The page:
I will refrain from commenting on the recent speculation surrounding management’s motivations in handling Tracy McGrady.  I can’t offer any insight unique to what has already been said, and I would rather not give way to conjecture.

My preferred subject for discussion is McGrady’s role on this team.

As was the case last season, the Houston Rockets still struggle to score in crunch time.  Contrary to the current popular claim, this is not due to some sudden failure to execute.  Motion offenses bog down in crunch time because defenses begin to key in on the weak side cuts that provide opportunities earlier in the game.  It is no coincidence that almost every NBA champion has placed the ball in the hands of a dominant guard late in close games.

The Houston Rockets simply do not have a player on this team with the ability to make decisions in pressure situations.  A healthy Tracy McGrady can be this player.  Even if at a 2008 level of low shooting efficiency and hindered athleticism, McGrady will still possess the innate court vision that is nearly unparalleled among wings in this league.  He can make a huge contribution to this team because of this unique talent.

Now, with this said, the concern is regarding the other 43 minutes of the game.  Is McGrady willing to defend and cut as required by this system?  More importantly, can he play with the sustained level of energy that his teammates have established as their greatest strength?  Based on his track record, it is reasonable to have doubts.

One possible solution might be to feature him as the “eye” of the storm within the motion offense, similar to Yao Ming’s role in the low post last season.  Tracy proved against Utah in 2008 that he is very comfortable operating from the left elbow where he is provided his pet options of jab-stepping for the pull-up to his left or finding teammates while going to his right.  I can envision such an offensive scheme with McGrady as the stationary focal point as the other 4 players move around him, playing off of the attention he draws from the defense.  However, is such a drastic adjustment to the gameplan even worth all of the trouble?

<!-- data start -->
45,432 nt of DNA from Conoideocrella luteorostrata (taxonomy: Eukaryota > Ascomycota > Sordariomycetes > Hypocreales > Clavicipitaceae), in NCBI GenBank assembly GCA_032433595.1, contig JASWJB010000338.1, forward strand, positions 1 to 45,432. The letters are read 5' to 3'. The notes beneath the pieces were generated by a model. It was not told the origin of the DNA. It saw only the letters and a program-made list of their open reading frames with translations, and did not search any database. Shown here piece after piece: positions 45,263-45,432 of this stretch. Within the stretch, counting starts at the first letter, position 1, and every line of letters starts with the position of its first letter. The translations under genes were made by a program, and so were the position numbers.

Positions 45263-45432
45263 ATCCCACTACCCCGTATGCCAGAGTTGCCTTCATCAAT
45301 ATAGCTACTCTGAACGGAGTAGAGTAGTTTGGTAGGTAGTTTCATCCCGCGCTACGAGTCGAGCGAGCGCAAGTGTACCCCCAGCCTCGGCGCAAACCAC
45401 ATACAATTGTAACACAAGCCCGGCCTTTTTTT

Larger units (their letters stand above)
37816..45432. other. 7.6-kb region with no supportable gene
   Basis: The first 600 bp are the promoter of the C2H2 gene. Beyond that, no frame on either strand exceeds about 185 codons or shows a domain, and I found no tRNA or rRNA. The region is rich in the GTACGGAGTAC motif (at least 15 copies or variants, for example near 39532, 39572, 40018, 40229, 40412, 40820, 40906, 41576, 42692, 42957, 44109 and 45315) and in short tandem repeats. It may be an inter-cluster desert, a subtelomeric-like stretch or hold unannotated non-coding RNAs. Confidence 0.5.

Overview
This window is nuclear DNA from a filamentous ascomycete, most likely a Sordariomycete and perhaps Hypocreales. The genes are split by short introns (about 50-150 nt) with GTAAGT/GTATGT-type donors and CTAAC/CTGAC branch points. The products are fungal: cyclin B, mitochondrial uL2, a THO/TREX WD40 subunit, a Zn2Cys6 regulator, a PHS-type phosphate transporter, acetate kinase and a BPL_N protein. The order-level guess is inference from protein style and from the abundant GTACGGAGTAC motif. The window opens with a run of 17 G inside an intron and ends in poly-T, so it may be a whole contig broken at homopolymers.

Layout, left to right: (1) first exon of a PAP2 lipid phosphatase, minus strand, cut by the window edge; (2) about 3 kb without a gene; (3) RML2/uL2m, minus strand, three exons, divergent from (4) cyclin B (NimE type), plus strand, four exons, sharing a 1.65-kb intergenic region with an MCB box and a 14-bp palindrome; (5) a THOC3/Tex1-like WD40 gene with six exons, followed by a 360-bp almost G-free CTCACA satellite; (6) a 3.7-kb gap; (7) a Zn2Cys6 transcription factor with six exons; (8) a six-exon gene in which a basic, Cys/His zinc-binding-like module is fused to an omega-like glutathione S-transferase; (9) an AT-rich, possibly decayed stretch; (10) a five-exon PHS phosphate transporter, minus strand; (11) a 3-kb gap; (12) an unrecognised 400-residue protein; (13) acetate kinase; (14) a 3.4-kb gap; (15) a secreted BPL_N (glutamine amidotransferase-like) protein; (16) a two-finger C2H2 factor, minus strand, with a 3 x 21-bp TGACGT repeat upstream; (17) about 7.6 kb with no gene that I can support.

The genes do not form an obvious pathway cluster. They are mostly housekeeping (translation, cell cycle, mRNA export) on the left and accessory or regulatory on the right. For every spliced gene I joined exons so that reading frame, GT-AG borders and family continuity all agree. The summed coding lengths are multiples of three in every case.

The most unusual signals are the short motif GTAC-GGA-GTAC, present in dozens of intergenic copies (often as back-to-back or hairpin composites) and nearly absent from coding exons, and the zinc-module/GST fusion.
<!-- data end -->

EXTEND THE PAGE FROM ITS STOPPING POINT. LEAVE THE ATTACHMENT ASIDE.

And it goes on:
The question is whether McGrady’s assumed crunch time contributions would offset the detrimental effect of his involvement in the first three quarters.  That answer can only be determined on the court.

Rather than casting McGrady off for ten cents on the dollar, as has been the call of the angry mob, he needs to be given a shot.  This season, there isn’t much of a risk.  The Houston Rockets gain nothing from merely cutting our ties.

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Charting Houston Rockets guard Kyle Lowry

One odd phenomenon that has perplexed me since the previous year has been Houston Rockets guard Kyle Lowry’s complete inability to shoot the basketball despite possessing a fairly orthodox shooting form.

Lowry is shooting 43% overall from the field, which is at his career average and right around the norm for most NBA guards. However, delving deeper into the numbers, thus far this season, he has a eFG% of 35% on jumpshots. By comparison, Aaron Brooks has a eFG% of 47% on jumpshots. Furthermore, Lowry’s eFG% on close shots (what one would consider a layup) is at 54%. One can see that this latter figure is positively inflating his overall field goal percentage.